Device That Turns Polluted Air Into Auto Fuel
The device uses light and a special catalyst to clean polluted air, but at the same time produces hydrogen that can then be used to power hydrogen fuel cell vehicles.
The device utilizes a process called, "heterogeneous photocatalysis," which has been used previously to siphon hydrogen from water and nullify gas-based pollutants. (Image: AFP Relaxnews)
There are a number of huge challenges facing the global auto industry, but two of the biggest are reducing pollution and developing replacements for fossil fuel-powered vehicles for a more sustainable future. It has to be said it's early days yet, but some scientists in Belgium have come up with a way of potentially killing both of these incredibly difficult birds with one stone.
Scientists from the University of Antwerp and KU Leuven (University of Leuven) in Belgium have developed a device that uses light and a special catalyst to clean polluted air, but at the same time produces hydrogen that can then be used to power hydrogen fuel cell vehicles. The device utilizes a process called, "heterogeneous photocatalysis," which has been used previously to siphon hydrogen from water and nullify gas-based pollutants. However, it's rarely been used to do both at once, but the team now appears to have managed it thanks to what's called a "photoelectrochemical cell," which makes use of solar cells to produce hydrogen in a similar way to electrolysis water-splitting.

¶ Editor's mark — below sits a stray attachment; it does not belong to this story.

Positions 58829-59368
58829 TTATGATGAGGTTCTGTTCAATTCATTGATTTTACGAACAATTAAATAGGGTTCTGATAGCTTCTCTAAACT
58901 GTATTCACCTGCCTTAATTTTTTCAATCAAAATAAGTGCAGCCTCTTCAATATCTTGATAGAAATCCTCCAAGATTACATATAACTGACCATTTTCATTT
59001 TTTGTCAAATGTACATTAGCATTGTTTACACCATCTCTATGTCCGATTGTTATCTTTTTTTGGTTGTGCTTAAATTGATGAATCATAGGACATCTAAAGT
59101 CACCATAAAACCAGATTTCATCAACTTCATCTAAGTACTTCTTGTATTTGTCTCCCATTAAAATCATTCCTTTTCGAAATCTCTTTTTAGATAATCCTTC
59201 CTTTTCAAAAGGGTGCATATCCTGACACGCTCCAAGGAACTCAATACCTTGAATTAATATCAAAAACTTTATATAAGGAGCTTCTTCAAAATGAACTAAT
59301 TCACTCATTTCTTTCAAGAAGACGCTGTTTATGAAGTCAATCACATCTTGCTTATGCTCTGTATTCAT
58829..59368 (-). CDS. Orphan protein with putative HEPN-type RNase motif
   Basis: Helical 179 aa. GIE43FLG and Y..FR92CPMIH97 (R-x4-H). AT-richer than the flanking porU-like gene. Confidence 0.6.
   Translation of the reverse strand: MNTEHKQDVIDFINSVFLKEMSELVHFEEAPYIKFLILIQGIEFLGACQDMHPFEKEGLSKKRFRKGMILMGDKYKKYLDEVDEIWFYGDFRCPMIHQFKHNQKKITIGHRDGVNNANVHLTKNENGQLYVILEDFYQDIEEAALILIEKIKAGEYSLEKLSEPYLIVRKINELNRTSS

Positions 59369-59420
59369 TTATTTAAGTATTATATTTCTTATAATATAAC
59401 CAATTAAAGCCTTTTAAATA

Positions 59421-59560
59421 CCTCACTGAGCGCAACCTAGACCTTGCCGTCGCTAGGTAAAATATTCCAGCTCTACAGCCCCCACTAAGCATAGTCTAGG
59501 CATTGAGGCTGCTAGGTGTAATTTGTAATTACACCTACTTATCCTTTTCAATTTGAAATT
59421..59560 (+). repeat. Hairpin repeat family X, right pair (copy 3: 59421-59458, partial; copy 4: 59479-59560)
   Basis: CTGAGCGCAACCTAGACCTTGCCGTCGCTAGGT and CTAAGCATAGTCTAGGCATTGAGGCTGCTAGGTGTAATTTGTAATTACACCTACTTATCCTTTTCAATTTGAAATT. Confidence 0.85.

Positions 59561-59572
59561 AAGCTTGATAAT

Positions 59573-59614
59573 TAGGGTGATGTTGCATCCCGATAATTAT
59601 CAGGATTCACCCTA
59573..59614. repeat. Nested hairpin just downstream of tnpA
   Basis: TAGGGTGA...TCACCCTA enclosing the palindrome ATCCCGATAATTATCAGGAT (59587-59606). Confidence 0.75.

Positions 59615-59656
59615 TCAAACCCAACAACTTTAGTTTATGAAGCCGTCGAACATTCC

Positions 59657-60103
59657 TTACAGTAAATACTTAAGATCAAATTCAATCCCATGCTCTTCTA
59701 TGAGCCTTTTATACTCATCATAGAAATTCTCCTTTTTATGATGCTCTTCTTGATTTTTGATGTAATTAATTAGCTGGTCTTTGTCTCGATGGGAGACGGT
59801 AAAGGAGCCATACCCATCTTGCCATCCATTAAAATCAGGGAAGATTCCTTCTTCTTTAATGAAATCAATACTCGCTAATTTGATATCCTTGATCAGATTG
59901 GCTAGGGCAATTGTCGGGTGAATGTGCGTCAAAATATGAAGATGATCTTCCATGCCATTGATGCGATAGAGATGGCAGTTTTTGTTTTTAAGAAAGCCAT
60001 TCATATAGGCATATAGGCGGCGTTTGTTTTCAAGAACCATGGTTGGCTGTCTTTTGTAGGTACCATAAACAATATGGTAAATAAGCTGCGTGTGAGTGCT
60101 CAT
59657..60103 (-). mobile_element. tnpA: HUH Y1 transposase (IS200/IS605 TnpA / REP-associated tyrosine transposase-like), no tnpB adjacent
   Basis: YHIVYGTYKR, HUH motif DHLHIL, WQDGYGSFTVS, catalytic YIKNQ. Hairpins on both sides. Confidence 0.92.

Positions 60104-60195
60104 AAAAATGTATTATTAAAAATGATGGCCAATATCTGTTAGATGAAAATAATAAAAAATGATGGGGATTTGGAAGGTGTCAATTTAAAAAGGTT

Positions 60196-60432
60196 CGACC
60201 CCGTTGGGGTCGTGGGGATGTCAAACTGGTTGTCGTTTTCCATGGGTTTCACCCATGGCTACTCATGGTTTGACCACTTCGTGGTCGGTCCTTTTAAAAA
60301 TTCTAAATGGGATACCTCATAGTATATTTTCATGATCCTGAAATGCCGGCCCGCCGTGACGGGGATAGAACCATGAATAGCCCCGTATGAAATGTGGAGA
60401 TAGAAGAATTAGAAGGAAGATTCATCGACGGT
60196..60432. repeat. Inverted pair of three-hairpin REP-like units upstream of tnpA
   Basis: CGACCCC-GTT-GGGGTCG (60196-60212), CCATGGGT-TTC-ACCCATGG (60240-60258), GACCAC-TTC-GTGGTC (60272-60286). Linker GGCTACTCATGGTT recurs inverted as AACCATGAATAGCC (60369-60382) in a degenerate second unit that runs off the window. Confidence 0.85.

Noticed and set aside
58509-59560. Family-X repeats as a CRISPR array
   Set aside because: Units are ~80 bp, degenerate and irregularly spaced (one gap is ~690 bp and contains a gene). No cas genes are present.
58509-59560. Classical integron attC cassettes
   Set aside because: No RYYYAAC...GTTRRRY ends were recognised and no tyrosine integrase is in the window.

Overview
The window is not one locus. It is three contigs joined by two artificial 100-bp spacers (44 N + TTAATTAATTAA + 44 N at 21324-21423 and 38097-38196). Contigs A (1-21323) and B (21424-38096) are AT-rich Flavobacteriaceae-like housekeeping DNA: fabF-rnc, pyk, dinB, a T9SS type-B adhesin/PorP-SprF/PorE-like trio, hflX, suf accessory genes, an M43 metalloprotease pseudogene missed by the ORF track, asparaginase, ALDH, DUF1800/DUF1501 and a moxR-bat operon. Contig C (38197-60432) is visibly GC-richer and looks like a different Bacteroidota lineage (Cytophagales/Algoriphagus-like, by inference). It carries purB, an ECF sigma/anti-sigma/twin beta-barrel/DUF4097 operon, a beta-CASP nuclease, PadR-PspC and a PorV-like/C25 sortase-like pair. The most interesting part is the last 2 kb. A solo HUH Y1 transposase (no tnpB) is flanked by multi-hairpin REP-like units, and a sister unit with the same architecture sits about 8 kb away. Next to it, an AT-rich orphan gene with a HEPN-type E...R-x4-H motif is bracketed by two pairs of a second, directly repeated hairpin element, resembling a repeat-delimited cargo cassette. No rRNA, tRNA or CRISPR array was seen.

According to Professor Sammy Verbuggen, the two processes are performed in the one device in what are being referred to as two individual "rooms," which are separated by a membrane to isolate them from each other. On one side of the device air is purified with a photoanode, while in the other side of the device hydrogen is generated from "a part of the degradation process" thanks to a cathode that's been tucked behind the solid electrolyte membrane.
The key to the team's success so far is the choice of catalyst. Professor Verbuggen explains, "In the past, these cells were mostly used to extract hydrogen from water. We have now discovered that this is also possible, and even more efficient, with polluted air."
But before we get too carried away, the team is quick to point out this apparent wonder device is at a very early stage of development. They insist that what they have come up with so far is little more than a "proof-of-concept," which they also admit has "ample room for improvement." The device so far only measures a few square centimeters, so it's hardly up to powering fleets of vehicles or counterbalancing our carbon emissions. Every exciting development has to start somewhere though, and this definitely looks to be very encouraging at least.
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